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Multiple Pregnancy: What Are the Odds and Other Useful Information

By HERWriter
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Multiple Pregnancies: Your Odds and Other Useful Information ZoneCreative/fotolia

Pregnancy and childbirth are major events that will change your life forever. When you're dealing with multiples — hang on to your hats! — the life-changing effects are spectacular. I am the mother of twins, and this subject is dear to my heart.

Multiple pregnancies occur when more than one egg is released and fertilized, and more than one embryo implants and grows in utero. Fraternal twins, or triplets — or more — are conceived this way.

Multiple pregnancies also happen when one egg is fertilized, splits and creates multiple identical embryos. This is where identical twins, triplets, etc., come from. It's less common than fraternal conception.

Who Can Have a Multiple Pregnancy?

1) Those on fertility drugs to induce ovulation, sometimes can have their ovaries release more than one egg.

2) Women who've had a transfer of more than one embryo for in vitro fertilization may have a multiple pregnancy.

3) Women more than 35 years old have a greater chance of releasing more than one egg at a time.

4) If you've recently quit taking contraceptive pills, you're more likely to have multiples.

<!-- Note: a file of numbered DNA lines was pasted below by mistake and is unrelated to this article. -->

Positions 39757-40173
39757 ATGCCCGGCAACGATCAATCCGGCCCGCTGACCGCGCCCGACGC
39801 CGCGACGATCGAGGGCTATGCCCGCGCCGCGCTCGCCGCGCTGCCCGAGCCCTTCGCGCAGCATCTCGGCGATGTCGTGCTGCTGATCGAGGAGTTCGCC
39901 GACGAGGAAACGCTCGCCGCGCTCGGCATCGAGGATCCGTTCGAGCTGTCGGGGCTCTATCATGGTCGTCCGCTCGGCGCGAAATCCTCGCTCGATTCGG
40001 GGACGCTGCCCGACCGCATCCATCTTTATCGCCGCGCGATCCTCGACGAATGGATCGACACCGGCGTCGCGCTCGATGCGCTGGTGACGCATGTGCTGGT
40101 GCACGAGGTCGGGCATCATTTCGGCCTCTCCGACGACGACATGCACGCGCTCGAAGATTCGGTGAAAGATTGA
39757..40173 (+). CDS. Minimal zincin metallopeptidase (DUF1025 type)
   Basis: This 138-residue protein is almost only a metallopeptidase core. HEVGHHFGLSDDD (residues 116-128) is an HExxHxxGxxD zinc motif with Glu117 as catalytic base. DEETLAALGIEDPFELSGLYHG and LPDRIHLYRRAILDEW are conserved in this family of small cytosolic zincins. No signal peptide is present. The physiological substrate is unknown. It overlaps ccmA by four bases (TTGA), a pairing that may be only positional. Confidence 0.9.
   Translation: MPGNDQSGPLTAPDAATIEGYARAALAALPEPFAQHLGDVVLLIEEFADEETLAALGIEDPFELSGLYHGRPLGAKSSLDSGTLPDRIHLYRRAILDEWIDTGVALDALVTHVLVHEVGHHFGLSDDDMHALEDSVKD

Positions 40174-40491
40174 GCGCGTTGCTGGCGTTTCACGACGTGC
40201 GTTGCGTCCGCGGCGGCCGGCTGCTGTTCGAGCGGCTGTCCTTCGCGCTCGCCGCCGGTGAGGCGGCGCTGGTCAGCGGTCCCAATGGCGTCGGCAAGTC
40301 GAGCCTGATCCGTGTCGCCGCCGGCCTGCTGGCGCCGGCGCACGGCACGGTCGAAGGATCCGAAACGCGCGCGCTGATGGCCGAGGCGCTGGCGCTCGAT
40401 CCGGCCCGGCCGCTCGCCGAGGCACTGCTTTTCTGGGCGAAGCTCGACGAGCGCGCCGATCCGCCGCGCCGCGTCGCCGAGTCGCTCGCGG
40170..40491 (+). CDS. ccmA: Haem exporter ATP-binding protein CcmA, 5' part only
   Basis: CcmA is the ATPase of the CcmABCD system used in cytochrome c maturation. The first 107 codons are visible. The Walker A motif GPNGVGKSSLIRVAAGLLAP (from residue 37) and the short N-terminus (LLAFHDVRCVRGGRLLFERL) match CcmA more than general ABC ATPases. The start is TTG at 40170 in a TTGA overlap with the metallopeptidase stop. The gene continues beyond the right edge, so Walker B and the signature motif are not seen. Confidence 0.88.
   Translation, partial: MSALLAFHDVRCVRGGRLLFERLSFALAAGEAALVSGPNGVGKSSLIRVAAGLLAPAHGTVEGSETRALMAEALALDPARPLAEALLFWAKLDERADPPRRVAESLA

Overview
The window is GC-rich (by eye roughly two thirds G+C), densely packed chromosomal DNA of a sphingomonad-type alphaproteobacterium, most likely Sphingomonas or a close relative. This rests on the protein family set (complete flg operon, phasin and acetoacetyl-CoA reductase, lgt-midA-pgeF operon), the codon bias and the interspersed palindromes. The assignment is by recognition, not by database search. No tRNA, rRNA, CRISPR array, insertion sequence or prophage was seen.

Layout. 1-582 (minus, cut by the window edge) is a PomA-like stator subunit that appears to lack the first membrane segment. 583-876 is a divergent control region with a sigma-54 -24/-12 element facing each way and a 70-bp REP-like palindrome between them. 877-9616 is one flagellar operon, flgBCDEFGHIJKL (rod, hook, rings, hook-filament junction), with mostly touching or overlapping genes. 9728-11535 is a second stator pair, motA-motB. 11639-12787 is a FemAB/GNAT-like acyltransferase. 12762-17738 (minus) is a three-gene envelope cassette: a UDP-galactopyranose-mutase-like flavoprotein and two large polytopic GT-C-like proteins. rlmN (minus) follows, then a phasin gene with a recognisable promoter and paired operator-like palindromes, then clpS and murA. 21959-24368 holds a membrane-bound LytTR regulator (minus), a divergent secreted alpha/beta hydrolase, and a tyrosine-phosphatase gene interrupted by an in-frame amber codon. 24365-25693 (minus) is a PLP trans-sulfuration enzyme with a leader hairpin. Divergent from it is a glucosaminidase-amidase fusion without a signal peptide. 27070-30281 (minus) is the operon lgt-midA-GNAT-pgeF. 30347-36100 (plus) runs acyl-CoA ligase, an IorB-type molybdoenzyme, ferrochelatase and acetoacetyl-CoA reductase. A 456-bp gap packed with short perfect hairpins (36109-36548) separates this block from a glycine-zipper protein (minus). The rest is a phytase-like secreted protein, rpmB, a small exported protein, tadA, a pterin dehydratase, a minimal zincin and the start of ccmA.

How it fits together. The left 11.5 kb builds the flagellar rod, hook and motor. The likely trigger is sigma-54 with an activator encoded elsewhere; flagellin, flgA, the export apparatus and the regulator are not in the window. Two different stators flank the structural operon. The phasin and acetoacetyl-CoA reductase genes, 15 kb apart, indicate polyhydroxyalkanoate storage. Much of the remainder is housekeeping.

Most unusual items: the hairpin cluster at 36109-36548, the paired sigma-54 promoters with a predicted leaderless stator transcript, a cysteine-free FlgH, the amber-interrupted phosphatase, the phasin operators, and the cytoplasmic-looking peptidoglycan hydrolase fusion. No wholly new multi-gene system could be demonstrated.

5) If multiples run in the maternal side of your family, you're more likely to have them too. If you've had fraternal multiples in the past, you're more likely than most to do it in the future.

The tendency toward fraternal multiples could be genetic. If you release more than one egg per cycle, you're more likely to have multiples, according to Nick Martin and Grant Montgomery, senior research fellows at the Queensland Institute of Medical Research in Brisbane, Australia.3

I hit two items out of five on the high-risk list. I hadn't taken fertility drugs or done in vitro. I was under age 35. But I'd just stopped taking the Pill, and as I found out after my twins were born, there'd been twins a couple of generations earlier on my mother's side.

My three daughters are more likely than average to have multiples, though none of them have — yet. My two sons would only be more likely to have multiples if they married women who have them in the family already.

I didn't know I was carrying twins.

1) Twins, Triplets, Multiple Births. Medlineplus.gov. Retrieved Oct. 7, 2016.

2)  Multiple Pregnancy. ACOG.org. Retrieved Oct. 7, 2016.

3) Do genes influence whether someone has twins, either identical or fraternal? Scientificamerican.com. Retrieved Oct. 7, 2016.

4) Topic Overview. WebMD.com. Retrieved Oct. 7, 2016.

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We value and respect our HERWriters' experiences, but everyone is different. Many of our writers are speaking from personal experience, and what's worked for them may not work for you. Their articles are not a substitute for medical advice, although we hope you can gain knowledge from their insight.



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